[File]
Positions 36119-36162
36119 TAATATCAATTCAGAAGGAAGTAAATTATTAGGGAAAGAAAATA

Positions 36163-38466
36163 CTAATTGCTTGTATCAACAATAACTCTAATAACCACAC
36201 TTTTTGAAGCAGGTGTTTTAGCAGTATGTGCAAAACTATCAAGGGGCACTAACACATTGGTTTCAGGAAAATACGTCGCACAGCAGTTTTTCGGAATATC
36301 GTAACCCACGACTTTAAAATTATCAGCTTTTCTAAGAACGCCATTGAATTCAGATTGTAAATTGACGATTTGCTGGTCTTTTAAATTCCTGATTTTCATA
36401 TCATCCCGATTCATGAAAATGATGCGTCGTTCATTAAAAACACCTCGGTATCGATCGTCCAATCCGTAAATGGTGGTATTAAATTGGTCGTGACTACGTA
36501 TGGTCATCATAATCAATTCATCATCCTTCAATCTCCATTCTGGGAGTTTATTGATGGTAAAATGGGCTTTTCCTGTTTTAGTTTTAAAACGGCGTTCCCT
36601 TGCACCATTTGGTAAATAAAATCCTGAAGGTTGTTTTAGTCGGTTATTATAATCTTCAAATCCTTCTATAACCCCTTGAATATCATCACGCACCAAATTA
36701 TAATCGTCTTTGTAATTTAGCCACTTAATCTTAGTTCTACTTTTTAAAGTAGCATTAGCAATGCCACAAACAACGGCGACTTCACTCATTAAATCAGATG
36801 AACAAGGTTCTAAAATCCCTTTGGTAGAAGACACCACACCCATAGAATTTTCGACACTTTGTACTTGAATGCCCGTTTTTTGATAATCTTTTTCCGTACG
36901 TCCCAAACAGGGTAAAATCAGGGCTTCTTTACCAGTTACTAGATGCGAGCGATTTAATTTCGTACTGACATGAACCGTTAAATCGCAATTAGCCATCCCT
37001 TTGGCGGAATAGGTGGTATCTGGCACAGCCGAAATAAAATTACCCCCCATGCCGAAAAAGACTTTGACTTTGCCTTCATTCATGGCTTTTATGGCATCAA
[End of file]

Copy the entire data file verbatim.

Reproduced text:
Positions 36119-36162
36119 TAATATCAATTCAGAAGGAAGTAAATTATTAGGGAAAGAAAATA

Positions 36163-38466
36163 CTAATTGCTTGTATCAACAATAACTCTAATAACCACAC
36201 TTTTTGAAGCAGGTGTTTTAGCAGTATGTGCAAAACTATCAAGGGGCACTAACACATTGGTTTCAGGAAAATACGTCGCACAGCAGTTTTTCGGAATATC
36301 GTAACCCACGACTTTAAAATTATCAGCTTTTCTAAGAACGCCATTGAATTCAGATTGTAAATTGACGATTTGCTGGTCTTTTAAATTCCTGATTTTCATA
36401 TCATCCCGATTCATGAAAATGATGCGTCGTTCATTAAAAACACCTCGGTATCGATCGTCCAATCCGTAAATGGTGGTATTAAATTGGTCGTGACTACGTA
36501 TGGTCATCATAATCAATTCATCATCCTTCAATCTCCATTCTGGGAGTTTATTGATGGTAAAATGGGCTTTTCCTGTTTTAGTTTTAAAACGGCGTTCCCT
36601 TGCACCATTTGGTAAATAAAATCCTGAAGGTTGTTTTAGTCGGTTATTATAATCTTCAAATCCTTCTATAACCCCTTGAATATCATCACGCACCAAATTA
36701 TAATCGTCTTTGTAATTTAGCCACTTAATCTTAGTTCTACTTTTTAAAGTAGCATTAGCAATGCCACAAACAACGGCGACTTCACTCATTAAATCAGATG
36801 AACAAGGTTCTAAAATCCCTTTGGTAGAAGACACCACACCCATAGAATTTTCGACACTTTGTACTTGAATGCCCGTTTTTTGATAATCTTTTTCCGTACG
36901 TCCCAAACAGGGTAAAATCAGGGCTTCTTTACCAGTTACTAGATGCGAGCGATTTAATTTCGTACTGACATGAACCGTTAAATCGCAATTAGCCATCCCT
37001 TTGGCGGAATAGGTGGTATCTGGCACAGCCGAAATAAAATTACCCCCCATGCCGAAAAAGACTTTGACTTTGCCTTCATTCATGGCTTTTATGGCATCAA